The Lord bless you, my dear sister; and if called on to take the journey somewhat more solitarily than your heart had been wont to count upon, and to know sorrows which had not come within the range of your forebodings, may His hand be with you, and its well-known staff. "God is His own interpreter."
There is no providence by which He deals with us that He will not interpret by-and-by, nor is there any promise by which He sustains and comforts that He will not abundantly make good. There is nothing excessive in the divine descriptions. The spirit of revelation is surely under and not over the mark, though the promises are "exceeding great and precious," and the reality will rather be according to the confession of the Queen of Sheba--"The half was not told me, it was a true report which I heard in my own land."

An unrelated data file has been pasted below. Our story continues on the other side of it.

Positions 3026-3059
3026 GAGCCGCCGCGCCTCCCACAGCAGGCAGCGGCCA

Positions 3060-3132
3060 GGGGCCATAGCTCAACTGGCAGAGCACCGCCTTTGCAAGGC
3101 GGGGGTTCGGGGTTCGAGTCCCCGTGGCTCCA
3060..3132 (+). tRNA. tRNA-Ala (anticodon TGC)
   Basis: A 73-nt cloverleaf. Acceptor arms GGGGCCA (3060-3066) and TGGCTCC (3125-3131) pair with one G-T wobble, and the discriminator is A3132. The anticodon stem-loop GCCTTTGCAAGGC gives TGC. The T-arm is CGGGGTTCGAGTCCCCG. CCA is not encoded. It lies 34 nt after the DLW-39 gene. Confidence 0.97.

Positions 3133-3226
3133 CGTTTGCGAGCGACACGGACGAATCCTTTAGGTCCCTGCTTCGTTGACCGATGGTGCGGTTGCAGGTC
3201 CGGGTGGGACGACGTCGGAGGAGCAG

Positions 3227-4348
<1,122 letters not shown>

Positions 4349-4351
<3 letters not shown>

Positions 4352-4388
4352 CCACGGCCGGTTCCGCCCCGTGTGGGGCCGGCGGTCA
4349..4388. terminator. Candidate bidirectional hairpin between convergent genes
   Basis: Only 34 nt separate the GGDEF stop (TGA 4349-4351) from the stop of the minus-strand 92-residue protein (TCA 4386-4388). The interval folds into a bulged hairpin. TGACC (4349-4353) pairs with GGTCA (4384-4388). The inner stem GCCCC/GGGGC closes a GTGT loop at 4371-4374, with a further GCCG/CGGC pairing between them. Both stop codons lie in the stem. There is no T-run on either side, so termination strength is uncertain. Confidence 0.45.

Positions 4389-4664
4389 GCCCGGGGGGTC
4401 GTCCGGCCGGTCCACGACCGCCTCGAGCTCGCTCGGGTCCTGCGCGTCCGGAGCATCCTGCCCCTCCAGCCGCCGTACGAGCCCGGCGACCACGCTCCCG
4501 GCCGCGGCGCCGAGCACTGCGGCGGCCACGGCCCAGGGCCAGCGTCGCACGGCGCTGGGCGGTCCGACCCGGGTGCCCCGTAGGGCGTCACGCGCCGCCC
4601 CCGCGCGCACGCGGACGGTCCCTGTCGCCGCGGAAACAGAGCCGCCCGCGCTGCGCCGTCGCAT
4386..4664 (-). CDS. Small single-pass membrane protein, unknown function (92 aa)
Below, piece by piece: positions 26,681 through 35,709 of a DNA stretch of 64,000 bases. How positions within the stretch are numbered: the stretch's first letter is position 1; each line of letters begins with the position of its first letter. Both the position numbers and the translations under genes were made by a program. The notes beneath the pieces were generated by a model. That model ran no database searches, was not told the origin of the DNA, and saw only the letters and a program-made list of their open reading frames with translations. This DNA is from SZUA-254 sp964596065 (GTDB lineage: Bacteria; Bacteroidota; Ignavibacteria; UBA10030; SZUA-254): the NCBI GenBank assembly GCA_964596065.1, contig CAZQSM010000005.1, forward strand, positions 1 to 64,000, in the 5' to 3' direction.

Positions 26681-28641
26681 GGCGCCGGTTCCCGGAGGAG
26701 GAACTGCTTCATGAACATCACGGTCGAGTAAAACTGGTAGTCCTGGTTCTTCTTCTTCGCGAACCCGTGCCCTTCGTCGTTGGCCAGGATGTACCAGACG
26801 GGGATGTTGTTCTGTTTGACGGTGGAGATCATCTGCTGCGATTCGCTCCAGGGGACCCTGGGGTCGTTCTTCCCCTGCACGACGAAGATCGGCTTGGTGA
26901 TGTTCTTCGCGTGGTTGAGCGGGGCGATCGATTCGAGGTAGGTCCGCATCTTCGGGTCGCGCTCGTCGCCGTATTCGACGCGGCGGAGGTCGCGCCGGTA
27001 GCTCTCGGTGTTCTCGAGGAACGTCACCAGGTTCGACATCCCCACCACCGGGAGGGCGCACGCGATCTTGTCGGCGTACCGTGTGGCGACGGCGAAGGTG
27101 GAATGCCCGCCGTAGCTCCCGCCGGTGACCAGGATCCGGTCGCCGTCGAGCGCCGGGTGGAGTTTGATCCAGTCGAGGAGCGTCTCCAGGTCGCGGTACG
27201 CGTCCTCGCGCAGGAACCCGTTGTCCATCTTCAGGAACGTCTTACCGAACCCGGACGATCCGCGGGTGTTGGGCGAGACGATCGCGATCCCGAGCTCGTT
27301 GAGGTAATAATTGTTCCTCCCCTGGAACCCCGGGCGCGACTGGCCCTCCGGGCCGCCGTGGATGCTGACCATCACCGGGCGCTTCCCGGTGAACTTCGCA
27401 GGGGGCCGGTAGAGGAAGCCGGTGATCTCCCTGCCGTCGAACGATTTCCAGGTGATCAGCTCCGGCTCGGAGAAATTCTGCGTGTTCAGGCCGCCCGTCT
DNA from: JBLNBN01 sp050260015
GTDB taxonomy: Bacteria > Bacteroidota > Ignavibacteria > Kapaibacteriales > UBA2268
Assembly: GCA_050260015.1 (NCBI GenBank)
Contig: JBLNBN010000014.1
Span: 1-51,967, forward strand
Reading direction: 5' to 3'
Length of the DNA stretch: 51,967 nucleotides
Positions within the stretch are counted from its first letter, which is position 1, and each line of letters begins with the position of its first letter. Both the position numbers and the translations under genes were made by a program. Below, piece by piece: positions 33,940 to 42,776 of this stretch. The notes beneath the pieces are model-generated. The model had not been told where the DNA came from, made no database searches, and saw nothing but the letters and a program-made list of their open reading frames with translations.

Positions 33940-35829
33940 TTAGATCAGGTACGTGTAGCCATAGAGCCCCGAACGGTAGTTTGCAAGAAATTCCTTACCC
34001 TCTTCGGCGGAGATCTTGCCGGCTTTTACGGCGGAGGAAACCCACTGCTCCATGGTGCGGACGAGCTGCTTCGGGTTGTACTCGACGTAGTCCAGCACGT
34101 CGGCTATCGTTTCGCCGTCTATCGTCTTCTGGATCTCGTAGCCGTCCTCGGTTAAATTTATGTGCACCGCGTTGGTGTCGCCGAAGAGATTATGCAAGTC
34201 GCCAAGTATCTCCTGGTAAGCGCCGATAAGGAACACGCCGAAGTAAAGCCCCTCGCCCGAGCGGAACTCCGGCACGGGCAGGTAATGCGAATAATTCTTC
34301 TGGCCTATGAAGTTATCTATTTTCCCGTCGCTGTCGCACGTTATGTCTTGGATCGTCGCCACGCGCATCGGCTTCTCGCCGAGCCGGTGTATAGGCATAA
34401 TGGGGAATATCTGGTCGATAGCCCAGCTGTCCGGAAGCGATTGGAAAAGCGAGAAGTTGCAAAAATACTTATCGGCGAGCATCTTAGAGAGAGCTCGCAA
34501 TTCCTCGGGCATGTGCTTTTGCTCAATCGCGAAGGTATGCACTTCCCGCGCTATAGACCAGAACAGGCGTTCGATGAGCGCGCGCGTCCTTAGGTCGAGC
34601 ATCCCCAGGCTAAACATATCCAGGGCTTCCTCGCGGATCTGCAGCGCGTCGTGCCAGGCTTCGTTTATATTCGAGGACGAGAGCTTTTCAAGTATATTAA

How beautifully does Luke 1 rise upon the heart in connection with this' It has just struck me very peculiarly. I read it like a new scene of light and joy breaking in after a gloomy and wasted interval, and exceeding all that had been in the earlier days, or that had been promised by the prophets. There had been most surely a return from Babylon in the times of Zerubbabel, Ezra, and Nehemiah, and they were good times. The zeal of the servants of God, the restoration of the house and the city, the revival of the feasts, and the order and services of the people, made them so. But such times had been clouded. The day was overcast; yea, while it was yet but morning a change had come, and Malachi gives us an evil account of his time, in which condition, with a bright promise to the remnant, Israel goes on till the times of the New Testament--a dreary and evil interval indeed, without one single ray, as from the light of the Lord or the spirit of revelation, to animate or cheer it. But though it tarry, wait for it; it will surely come, and come with a bright witness. For such is this exquisite chapter. The morning breaks, the heavens are opened, as it were, and the dreary wastes of Israel are revisited; and as in the twinkling of an eye all this takes place. No special harbingers, no marvellous notices of the coming change; but the priest is at the accustomed altar, and the people in their places according to the manner, and in the ordinary current of everyday life. The women of the land were preparing for espousals (Luke 1: 27), when suddenly the heavens open, and visitations are made alike to the temple and the cottage, to the priest, and to the poor, unknown virgin of Nazareth.